Aesthetic Whistle-Blowers: The Importance and Limitations of Art and Media in Addressing Human Trafficking

  • Andrew KoomanEmail author
Living reference work entry


As academic research focused on human trafficking garners more public attention, art-focused responses to human trafficking are on the rise. Film, theatre, public art installments, and popular television shows bring human trafficking to light in both positive and negative ways. Works of literature in the past such as Hannah More’s antislavery poetry in the late eighteenth century and Aleksandr Solzhenitsyn’s writing in the twentieth century disrupted the status quo. Their work influenced multiple levels of society, including government policy and practice, in regard to the transatlantic slave trade as well as the horrors of enslavement and forced labor in the Gulag system in the USSR, respectively. Can contemporary works of art do for human trafficking what More’s and Solzhenitsyn’s work did in their day? First, this chapter will examine how writers can influence public perception by alerting readers to the complexity and nature of human trafficking to serve as “aesthetic whistle-blowers” and will highlight literary works that have sounded the alarm. Secondly, it will explore some of the pitfalls or ways that literature can be unhelpful to antislavery efforts. This chapter therefore considers how world literature positions itself to alert audiences to the realities of trafficking in order to help build social and political will necessary to address human trafficking.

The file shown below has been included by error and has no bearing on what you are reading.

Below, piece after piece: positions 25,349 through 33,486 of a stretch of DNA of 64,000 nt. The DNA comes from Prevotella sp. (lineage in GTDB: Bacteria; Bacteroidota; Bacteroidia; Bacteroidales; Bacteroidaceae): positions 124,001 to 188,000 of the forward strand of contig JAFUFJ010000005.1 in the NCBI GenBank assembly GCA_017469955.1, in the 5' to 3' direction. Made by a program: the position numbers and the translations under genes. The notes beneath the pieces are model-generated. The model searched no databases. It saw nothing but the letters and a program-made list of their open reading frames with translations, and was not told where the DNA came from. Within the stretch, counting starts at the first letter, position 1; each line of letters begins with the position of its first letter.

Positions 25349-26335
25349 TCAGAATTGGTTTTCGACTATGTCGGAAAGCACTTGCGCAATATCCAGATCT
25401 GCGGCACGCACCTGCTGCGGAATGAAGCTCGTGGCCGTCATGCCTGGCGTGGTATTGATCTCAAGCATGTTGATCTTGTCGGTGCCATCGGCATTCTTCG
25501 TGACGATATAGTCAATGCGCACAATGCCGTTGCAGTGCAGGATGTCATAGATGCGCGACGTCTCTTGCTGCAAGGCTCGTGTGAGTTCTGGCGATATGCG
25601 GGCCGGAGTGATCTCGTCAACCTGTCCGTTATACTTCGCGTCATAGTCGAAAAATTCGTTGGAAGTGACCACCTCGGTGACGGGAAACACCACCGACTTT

Aesthetics Literary forensics Art Human trafficking 


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Copyright information

© The Author(s), under exclusive license to Springer Nature Switzerland AG 2019

Authors and Affiliations

  1. 1.Unveil StudiosRed DeerCanada

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